What is a Sprained Ankle?
Sprained ankles are relatively common in tennis players. Roger Federer, Andy Roddick and Andrew Murray have all suffered sprained ankles. The sudden sideways movements that are required during tennis can cause the ankle to twist, particularly if the surface is slippery or the player is fatigued.
A twisted ankle causes damage to ligaments and other soft tissues around the ankle. This is called a Sprained Ankle. The damage causes bleeding within the tissues, which produces a swollen ankle that can be extremely painful.
What can you do to prevent Sprained Ankles?
Applying an ankle brace to the ankle can help to reduce the risk of ankle sprains and it's a strategy that is employed by tennis pros such as Andrew Murray and Roger Federer.
Previous research has shown the injury incidence in people with taped ankles was 4.9 ankle sprains per 1000 participant matches, compared with 2.6 ankle sprains per 1000 participant matches in students wearing ankle braces. This compared with 32.8 ankle sprains per 1000 participant matches in subjects that had no taping or bracing.
What should you do if you suffer a Sprained Ankle?
In the first few days following an ankle sprain it is important to follow the PRICE protocol - protection, rest, ice, compression and elevation (never apply ice directly to the skin). An Ankle Cryo/Cuff is the most effective method of providing ice therapy and is the professional's choice. A Cryo/Cuff is ideal for home use as it is the safest and most effective method of ice therapy. It can provide continuous ice cold water and compression for 6 hours and significantly reduce ankle pain and swelling. Alternatively if you have to apply ice at home, the use of an Ice Bag is recommended. This is a safe method of ice application to avoid the risk of an ice burn.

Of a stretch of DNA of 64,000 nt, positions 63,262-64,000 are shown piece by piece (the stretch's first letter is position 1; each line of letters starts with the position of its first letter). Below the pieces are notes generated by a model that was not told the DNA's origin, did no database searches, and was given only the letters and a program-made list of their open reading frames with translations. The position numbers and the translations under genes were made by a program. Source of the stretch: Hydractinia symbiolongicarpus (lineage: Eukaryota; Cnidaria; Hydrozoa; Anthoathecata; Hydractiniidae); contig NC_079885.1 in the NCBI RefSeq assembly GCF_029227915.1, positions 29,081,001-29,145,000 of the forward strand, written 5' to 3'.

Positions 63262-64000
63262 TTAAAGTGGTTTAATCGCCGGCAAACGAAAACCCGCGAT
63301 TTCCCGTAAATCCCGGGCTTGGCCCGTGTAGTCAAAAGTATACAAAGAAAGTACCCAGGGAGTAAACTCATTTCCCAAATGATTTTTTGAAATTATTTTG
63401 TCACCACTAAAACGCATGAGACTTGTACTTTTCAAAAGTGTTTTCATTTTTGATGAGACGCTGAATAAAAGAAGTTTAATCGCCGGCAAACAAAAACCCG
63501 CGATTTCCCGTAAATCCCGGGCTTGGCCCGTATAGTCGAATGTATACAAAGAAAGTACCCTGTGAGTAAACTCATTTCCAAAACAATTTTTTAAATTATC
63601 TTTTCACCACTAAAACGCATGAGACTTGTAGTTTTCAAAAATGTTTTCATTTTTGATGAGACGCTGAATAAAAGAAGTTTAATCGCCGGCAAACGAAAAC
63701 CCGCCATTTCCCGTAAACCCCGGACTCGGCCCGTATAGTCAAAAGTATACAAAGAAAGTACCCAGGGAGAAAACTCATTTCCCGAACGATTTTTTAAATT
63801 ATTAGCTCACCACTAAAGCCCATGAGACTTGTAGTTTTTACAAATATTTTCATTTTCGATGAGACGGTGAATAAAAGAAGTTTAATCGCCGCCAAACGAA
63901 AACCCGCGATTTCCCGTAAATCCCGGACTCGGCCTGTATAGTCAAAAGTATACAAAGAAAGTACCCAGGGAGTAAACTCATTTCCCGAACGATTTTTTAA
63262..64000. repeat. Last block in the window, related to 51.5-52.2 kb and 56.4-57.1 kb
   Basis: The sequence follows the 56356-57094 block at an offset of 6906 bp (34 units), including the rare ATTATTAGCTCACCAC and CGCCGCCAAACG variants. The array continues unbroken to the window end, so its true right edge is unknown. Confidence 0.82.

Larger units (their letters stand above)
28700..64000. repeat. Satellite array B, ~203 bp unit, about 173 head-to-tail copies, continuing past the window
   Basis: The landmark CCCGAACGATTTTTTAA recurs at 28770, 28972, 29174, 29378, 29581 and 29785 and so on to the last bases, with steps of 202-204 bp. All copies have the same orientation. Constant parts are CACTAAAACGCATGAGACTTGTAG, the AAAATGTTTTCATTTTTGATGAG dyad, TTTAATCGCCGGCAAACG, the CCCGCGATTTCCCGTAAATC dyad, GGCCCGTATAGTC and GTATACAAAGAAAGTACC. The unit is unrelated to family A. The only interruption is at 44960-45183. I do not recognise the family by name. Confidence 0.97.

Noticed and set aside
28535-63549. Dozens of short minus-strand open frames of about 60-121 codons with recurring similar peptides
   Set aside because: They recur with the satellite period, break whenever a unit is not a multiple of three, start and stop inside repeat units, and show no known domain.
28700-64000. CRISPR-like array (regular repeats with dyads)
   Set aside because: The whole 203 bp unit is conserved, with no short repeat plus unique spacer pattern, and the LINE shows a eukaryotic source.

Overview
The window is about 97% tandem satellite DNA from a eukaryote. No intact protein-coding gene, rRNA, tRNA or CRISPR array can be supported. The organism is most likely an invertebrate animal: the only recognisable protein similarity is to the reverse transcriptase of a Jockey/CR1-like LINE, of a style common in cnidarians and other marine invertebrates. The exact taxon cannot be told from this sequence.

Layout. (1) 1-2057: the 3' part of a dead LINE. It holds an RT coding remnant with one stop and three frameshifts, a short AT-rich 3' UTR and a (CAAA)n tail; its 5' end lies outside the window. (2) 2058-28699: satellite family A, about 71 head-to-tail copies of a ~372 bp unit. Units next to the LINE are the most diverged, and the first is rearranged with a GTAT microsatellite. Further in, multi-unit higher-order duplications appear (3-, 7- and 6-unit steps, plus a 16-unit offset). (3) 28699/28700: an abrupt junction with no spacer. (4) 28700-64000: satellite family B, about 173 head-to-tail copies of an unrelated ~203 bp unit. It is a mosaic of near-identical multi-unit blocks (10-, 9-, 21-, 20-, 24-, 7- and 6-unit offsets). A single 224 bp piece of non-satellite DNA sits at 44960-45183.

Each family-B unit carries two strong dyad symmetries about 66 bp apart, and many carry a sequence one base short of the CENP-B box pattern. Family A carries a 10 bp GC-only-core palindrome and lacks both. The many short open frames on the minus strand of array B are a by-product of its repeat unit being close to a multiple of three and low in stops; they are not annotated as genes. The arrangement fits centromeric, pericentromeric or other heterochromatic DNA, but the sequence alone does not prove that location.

Rehabilitation with a Chartered PhysiotherapistA member of the Chartered Society of Physiotherapy, signified by the initials MCSP.','',250)" onmouseout=hideddrivetip() ;>chartered physiotherapist significantly improves the level of ankle function. Wobble board training in the later rehab stage is designed to assist the re-education of the ProprioceptiveRelating to the system by which nerve receptors in skin, muscle, ligament and joint tissue relay information to the brain about body position sense, where this information is quickly processed and movement strategies are formulated and executed using nerve signals to muscles.','',250)" onmouseout=hideddrivetip() ;>proprioceptive system. Previous research has suggested that patients with ankle instability who underwent wobble board training experienced significantly fewer recurrent sprains during a follow-up period than those who did not follow the training programme.
IMPORTANT SAFETY NOTICE The articles on this web site are provided for general information only and should not be used as a basis for diagnosis or treatment. All exercises and information featured on this web site should only be practised under the supervision of a qualified healthcare professional.